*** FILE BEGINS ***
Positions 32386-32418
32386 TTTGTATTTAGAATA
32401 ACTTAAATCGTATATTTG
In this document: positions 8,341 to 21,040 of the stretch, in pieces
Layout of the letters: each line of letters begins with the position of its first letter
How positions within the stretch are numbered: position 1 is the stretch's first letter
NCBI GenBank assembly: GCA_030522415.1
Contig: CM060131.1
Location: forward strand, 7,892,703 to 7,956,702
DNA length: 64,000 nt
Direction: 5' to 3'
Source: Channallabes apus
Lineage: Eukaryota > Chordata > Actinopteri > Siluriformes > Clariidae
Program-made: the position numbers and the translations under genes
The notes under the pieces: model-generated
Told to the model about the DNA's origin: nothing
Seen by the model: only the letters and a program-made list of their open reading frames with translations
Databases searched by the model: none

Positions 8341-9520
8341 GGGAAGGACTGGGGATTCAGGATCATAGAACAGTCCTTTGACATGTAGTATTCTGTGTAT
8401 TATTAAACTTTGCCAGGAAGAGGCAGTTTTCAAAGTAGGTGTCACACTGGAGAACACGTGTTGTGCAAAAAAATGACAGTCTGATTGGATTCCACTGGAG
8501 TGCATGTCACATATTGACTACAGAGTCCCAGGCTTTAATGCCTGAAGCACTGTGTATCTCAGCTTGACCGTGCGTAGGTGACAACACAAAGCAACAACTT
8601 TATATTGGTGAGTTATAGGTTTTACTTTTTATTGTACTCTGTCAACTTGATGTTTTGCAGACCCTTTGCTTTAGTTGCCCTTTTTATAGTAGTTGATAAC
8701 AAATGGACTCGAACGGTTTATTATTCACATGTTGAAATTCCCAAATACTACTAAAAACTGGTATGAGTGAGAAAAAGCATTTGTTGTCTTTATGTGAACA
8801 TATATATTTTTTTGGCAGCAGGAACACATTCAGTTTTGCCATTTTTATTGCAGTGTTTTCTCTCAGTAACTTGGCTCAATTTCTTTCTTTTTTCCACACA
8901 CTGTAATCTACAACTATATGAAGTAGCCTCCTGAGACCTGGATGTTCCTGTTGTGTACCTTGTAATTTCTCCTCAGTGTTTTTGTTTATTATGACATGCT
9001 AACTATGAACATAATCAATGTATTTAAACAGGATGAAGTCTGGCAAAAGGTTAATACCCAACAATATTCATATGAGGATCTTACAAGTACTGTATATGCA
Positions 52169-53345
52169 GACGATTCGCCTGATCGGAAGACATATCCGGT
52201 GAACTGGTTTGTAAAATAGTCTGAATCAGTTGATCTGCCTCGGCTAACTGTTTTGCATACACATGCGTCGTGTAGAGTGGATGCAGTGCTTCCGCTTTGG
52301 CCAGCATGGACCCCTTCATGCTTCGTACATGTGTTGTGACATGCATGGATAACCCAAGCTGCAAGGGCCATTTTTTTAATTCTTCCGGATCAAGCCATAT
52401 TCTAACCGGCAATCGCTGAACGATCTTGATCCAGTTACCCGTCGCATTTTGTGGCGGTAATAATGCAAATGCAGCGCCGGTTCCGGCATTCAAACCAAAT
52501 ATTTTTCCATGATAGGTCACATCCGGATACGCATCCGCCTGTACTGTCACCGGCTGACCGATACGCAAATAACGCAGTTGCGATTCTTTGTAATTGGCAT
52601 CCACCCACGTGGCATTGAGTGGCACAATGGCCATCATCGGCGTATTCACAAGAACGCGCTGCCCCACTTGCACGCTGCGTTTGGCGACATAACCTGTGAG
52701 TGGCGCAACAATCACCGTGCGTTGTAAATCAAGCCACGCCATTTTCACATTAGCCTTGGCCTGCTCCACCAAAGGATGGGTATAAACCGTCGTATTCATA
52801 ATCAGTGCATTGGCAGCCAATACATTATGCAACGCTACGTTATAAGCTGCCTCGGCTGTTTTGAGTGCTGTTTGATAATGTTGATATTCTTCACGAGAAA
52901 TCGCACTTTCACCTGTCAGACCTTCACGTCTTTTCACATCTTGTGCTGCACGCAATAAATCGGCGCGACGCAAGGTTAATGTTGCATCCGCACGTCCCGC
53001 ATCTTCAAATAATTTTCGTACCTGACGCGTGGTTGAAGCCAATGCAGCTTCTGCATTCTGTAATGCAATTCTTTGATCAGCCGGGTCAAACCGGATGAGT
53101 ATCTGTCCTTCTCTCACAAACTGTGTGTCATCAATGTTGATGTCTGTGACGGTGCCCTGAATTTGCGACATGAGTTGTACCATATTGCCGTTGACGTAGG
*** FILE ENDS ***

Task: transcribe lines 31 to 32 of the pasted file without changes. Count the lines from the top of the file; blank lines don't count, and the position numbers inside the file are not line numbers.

52301 CCAGCATGGACCCCTTCATGCTTCGTACATGTGTTGTGACATGCATGGATAACCCAAGCTGCAAGGGCCATTTTTTTAATTCTTCCGGATCAAGCCATAT
52401 TCTAACCGGCAATCGCTGAACGATCTTGATCCAGTTACCCGTCGCATTTTGTGGCGGTAATAATGCAAATGCAGCGCCGGTTCCGGCATTCAAACCAAAT